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08 March
2016

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Will India’s New Maternity Leave Law Arrest the Decline in Women’s Workforce Participation?


Dhruv Jain

Female labor force participation has been declining in India over the last decade, and only 27 percent of working-age women in the country are employed or looking for a job. Some explanations for this decline include wage discrimination, retrenchments from capital substitution, rising household incomes that motivate women to leave agriculture, and gender barriers in urban labor markets. Estimates from IMF suggest that gender parity in workforce can boost India’s GDP by 27%.

The Government of India recently amended the Maternity Benefit Act to increase maternity leave from the current 12 weeks to 26 weeks for women working in the private sector. Will this new measure help to arrest the declining rates of women in the workforce?

Studies have documented that maternity leave, particularly when there is job protection required by law, can positively impact mothers’ wages and employment in the long run. Women are able to count on job security when making decisions to enter the workforce, boosting their labor force participation.

However, some experts believe that an increase in maternity leave in India may lead to greater discrimination against women workers. Smaller companies might find it hard to afford the increased financial burden of providing longer paid leave. Or firms might worry that new mothers will lose touch with work-related developments and lag behind when resuming their jobs.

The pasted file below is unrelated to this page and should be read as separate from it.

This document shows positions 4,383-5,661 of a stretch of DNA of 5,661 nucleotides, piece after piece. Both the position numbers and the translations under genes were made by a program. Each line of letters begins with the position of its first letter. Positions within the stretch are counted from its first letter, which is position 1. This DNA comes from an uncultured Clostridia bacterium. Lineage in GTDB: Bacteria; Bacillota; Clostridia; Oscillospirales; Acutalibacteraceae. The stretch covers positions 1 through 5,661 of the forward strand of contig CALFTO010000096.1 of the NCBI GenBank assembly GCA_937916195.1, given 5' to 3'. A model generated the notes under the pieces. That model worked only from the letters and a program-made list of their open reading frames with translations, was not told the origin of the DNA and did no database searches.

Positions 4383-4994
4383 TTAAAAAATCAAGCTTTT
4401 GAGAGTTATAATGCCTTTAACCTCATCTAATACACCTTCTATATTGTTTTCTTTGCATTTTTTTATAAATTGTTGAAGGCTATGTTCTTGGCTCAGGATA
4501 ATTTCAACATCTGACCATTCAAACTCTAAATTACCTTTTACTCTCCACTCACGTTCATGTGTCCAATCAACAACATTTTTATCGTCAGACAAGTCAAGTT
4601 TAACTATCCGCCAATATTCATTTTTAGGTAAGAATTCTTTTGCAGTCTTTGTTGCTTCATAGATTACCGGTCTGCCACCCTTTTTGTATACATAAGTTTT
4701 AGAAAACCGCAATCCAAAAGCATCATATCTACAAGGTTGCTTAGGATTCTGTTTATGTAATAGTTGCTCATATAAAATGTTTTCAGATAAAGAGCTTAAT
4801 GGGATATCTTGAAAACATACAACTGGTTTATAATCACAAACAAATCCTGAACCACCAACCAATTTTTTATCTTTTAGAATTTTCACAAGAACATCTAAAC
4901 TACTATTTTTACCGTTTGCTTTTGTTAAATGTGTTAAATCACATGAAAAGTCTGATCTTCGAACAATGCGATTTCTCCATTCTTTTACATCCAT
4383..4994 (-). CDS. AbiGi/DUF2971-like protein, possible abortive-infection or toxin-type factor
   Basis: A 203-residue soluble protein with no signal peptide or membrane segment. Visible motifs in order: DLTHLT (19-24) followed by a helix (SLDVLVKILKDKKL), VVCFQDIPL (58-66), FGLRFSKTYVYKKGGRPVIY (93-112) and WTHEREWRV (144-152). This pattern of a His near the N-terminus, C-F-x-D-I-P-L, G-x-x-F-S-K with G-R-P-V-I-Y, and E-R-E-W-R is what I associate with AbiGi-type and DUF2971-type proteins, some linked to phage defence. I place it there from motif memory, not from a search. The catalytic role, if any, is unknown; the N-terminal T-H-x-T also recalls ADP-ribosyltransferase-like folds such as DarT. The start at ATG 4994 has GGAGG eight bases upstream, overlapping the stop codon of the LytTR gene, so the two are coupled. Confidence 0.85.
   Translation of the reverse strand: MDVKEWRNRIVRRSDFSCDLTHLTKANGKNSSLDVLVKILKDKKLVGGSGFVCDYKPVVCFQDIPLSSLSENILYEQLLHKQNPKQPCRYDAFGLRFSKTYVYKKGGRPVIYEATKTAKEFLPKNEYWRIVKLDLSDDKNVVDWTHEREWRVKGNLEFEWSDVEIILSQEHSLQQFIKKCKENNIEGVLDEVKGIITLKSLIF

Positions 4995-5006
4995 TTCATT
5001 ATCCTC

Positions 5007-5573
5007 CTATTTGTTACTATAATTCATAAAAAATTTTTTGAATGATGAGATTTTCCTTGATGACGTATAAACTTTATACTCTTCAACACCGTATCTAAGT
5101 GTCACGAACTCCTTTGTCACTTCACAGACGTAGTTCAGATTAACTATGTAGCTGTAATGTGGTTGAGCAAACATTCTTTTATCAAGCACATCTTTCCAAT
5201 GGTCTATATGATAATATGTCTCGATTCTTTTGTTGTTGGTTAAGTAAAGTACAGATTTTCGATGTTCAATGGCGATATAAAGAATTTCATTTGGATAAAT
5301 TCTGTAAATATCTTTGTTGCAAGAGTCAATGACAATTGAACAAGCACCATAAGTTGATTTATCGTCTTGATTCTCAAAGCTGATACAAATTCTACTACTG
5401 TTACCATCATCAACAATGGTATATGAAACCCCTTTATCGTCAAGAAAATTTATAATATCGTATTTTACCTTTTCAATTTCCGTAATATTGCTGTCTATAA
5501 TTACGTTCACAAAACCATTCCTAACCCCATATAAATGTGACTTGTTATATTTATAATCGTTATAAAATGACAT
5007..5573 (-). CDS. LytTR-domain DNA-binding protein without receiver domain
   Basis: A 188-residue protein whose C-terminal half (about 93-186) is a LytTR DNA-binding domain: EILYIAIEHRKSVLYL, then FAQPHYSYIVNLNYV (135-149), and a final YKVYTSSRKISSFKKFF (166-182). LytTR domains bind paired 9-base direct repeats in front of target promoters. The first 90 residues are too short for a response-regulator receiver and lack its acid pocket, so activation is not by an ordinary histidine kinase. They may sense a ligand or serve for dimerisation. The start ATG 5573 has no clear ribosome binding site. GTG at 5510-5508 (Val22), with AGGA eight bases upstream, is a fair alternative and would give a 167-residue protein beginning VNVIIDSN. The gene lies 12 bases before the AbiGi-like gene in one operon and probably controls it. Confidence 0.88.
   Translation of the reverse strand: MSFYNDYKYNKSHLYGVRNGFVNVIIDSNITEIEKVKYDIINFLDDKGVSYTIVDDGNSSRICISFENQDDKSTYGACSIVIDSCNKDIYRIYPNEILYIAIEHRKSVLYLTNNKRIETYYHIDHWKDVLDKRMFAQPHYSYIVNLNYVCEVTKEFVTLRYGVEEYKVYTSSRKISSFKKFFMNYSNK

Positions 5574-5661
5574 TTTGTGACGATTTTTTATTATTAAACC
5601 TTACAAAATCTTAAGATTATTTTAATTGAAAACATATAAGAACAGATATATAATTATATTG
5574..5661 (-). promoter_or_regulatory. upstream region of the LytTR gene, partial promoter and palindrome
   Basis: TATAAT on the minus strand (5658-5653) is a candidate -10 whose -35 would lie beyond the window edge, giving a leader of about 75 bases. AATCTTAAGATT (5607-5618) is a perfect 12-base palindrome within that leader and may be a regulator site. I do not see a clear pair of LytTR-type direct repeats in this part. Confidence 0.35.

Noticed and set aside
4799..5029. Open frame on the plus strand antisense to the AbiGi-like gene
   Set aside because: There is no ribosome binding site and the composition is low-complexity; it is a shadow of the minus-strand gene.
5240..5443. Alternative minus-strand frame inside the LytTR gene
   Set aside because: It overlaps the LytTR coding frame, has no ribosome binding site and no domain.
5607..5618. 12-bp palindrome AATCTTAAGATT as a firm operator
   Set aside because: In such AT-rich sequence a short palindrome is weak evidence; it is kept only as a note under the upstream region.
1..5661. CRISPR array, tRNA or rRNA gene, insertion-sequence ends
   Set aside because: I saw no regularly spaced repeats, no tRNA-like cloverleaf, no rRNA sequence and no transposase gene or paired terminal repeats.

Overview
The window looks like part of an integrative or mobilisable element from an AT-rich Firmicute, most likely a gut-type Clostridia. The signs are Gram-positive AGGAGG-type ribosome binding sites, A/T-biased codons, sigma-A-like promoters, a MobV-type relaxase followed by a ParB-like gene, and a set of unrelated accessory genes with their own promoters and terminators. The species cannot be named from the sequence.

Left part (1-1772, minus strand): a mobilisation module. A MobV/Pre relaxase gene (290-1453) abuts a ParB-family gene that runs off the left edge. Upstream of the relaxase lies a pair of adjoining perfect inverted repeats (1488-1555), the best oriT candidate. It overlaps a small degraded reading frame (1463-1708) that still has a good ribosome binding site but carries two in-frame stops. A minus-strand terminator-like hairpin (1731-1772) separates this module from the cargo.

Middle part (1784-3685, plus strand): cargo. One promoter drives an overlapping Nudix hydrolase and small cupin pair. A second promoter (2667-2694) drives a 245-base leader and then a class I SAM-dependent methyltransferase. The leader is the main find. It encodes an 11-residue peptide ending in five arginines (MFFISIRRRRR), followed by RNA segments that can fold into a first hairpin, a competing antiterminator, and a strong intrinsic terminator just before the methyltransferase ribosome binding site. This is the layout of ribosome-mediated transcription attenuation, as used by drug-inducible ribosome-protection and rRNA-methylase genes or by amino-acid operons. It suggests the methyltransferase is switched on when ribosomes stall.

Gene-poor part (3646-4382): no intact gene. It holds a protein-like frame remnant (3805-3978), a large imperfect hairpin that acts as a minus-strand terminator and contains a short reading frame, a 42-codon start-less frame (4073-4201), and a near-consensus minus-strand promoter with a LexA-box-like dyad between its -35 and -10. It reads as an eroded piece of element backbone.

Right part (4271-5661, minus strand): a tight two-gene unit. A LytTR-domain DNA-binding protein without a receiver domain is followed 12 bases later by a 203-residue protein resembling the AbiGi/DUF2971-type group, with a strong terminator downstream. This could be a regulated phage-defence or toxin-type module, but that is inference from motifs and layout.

In other words, the law could have the effect of boosting the supply of women workers – as a barrier to women’s labor force participation becomes lower – and decreasing the demand for women workers – as employers exhibit greater male bias in hiring. One solution to the latter could be introducing paternity leave, which could eliminate any new male bias introduced by the more progressive maternity leave law.

But whatever the effect, it will be extremely limited in the context of India’s workforce. Only six percent of all employed women work in the formal sector. The new law will not address the employment situation of women in the informal economy.

It may be difficult to intervene in the informal labor market – especially in a way meaningful to women, who often take up jobs beyond the reach of the state (e.g. home-based work, agricultural labor). But a broader set of policies – enhancing women’s enrollment in secondary schools, promoting their participation in skills training for higher-productivity jobs, and improving access to credit for female entrepreneurs – can at least help to ensure that women are given equal opportunity to transition into formal employment.

About the Author

Dhruv Jain is Research Associate at JustJobs Network.


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